The paper detailed 2 studies that were undertaken. The first included 247 year 7 students split into an experimental (n=99) and control (n=148)  group and the second study consisted of 265 students (experimental n=164, control n=101)). The first study was completed in a region of heterogeneous classrooms (ie: students weren’t split into classes based on ability, ‘tracked’. These classes spanned more than 5 ability years) whilst the second was undertaken in a district where ‘tracking’ was the norm. The second study was undertaken in order to see if the IMPROVE method applied for an entire year would yield encouraging results as it did over the shorter period as in Study 1, as well as to expand the topics to which the method was applied.

Study 1 applied IMPROVE to the topics of rational numbers, identification of rational numbers on the number axis, operations with rational numbers, order of operations, and the basic laws of mathematics operations.

Study 2 applied IMPROVE to the topics of numerals and rational numbers, variables and algebraic expressions, substitutions in algebraic expressions, linear equations with one variable, converting words into symbols, and using equations to solve problems of different kinds.

Tests were composed of computational questions (25 items) and reasoning questions with no computational requirements (11 items).  The reasoning questions were marked based on the following progressive marking scheme: 1 point: Justification by use of 1 specific example, 2 points: reference to a mathematical law but imprecise, 3 points: references mathematical law correctly but conflict incompletely resolved, 4 points: question completely resolved with correct reference to relevant mathematical laws.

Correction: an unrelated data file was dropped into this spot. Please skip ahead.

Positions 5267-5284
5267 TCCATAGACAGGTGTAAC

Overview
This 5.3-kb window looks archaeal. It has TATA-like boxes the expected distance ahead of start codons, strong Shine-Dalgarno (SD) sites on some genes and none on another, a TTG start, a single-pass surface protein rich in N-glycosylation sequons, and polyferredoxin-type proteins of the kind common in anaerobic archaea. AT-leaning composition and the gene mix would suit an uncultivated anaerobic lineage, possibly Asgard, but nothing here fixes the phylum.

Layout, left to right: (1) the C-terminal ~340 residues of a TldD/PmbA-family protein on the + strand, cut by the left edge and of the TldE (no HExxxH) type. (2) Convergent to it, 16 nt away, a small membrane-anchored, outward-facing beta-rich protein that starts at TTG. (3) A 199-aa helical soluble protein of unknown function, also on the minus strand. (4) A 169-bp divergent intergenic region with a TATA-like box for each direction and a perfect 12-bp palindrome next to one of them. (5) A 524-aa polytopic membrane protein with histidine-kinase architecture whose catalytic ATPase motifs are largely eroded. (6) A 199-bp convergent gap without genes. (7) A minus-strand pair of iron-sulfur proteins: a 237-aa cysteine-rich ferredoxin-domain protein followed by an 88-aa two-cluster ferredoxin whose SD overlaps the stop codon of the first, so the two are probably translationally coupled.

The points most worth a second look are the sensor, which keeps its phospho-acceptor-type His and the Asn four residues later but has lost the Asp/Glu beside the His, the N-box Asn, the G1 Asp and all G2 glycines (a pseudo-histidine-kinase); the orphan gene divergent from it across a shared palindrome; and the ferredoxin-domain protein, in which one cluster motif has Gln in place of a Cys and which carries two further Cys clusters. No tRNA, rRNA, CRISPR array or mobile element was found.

Based on pre-intervention test scores students were classified as low, middle or high achieving with pre and post test results compared within these groups.

Results

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p. 381

Study 1: No difference existed between control and experimental group prior to the intervention but IMPROVE students significantly outperformed those in the control post-intervention. Overall mean scores were 68.03 (control) vs. 74.72 (treatment) post-intervention (p<0.05) with means scores on the reasoning component 53.15 (control) vs. 62.56 (treatment). Improvements were seen at all achievement levels.

p. 384

p. 384

Study 2: As with study 1 mean scores for the experimental group increase significantly more than those in the control group with 2 important points to note. Firstly, only the gains to the high achievers group were statistically significant, with the medium achievers group being milldly significant (p-0.052). Low achieving treatment scores>Low achieving control scores in all cases but this result wasn’t statistically significant. Secondly, these trends held for all topics except for ‘operations with algebraic expressions’. It was suggested this was due to the fact that this unit required more practice than other units, thus, being a more of a procedural topic the benefits of metacognitive approaches weren’t as impactful.

Discussion